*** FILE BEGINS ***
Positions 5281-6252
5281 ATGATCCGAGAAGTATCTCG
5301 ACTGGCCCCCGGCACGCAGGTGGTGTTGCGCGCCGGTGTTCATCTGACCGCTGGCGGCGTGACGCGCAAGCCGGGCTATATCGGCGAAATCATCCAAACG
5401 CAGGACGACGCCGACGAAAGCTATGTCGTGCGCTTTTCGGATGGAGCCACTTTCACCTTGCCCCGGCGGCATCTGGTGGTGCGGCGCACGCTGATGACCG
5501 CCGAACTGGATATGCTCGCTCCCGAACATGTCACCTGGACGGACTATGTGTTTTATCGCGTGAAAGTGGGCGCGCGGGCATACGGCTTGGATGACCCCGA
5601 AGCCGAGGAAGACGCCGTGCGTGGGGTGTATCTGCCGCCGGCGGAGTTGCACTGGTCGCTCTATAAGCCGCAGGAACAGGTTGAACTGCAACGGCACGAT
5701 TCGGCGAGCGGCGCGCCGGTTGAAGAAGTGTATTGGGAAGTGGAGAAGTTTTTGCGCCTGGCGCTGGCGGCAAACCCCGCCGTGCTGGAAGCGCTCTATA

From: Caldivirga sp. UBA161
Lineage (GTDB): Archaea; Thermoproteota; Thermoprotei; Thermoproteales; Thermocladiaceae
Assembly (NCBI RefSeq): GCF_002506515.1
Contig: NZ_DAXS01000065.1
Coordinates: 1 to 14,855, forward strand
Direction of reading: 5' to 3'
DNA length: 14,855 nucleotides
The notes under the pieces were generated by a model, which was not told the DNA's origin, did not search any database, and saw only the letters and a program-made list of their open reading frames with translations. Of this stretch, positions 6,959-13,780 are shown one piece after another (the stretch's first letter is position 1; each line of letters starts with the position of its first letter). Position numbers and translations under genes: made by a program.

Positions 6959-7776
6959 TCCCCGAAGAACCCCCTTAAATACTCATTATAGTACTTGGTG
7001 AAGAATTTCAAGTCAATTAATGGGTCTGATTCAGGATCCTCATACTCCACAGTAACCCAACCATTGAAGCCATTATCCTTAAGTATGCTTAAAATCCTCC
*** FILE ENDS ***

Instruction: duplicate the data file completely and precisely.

Positions 5281-6252
5281 ATGATCCGAGAAGTATCTCG
5301 ACTGGCCCCCGGCACGCAGGTGGTGTTGCGCGCCGGTGTTCATCTGACCGCTGGCGGCGTGACGCGCAAGCCGGGCTATATCGGCGAAATCATCCAAACG
5401 CAGGACGACGCCGACGAAAGCTATGTCGTGCGCTTTTCGGATGGAGCCACTTTCACCTTGCCCCGGCGGCATCTGGTGGTGCGGCGCACGCTGATGACCG
5501 CCGAACTGGATATGCTCGCTCCCGAACATGTCACCTGGACGGACTATGTGTTTTATCGCGTGAAAGTGGGCGCGCGGGCATACGGCTTGGATGACCCCGA
5601 AGCCGAGGAAGACGCCGTGCGTGGGGTGTATCTGCCGCCGGCGGAGTTGCACTGGTCGCTCTATAAGCCGCAGGAACAGGTTGAACTGCAACGGCACGAT
5701 TCGGCGAGCGGCGCGCCGGTTGAAGAAGTGTATTGGGAAGTGGAGAAGTTTTTGCGCCTGGCGCTGGCGGCAAACCCCGCCGTGCTGGAAGCGCTCTATA

From: Caldivirga sp. UBA161
Lineage (GTDB): Archaea; Thermoproteota; Thermoprotei; Thermoproteales; Thermocladiaceae
Assembly (NCBI RefSeq): GCF_002506515.1
Contig: NZ_DAXS01000065.1
Coordinates: 1 to 14,855, forward strand
Direction of reading: 5' to 3'
DNA length: 14,855 nucleotides
The notes under the pieces were generated by a model, which was not told the DNA's origin, did not search any database, and saw only the letters and a program-made list of their open reading frames with translations. Of this stretch, positions 6,959-13,780 are shown one piece after another (the stretch's first letter is position 1; each line of letters starts with the position of its first letter). Position numbers and translations under genes: made by a program.

Positions 6959-7776
6959 TCCCCGAAGAACCCCCTTAAATACTCATTATAGTACTTGGTG
7001 AAGAATTTCAAGTCAATTAATGGGTCTGATTCAGGATCCTCATACTCCACAGTAACCCAACCATTGAAGCCATTATCCTTAAGTATGCTTAAAATCCTCC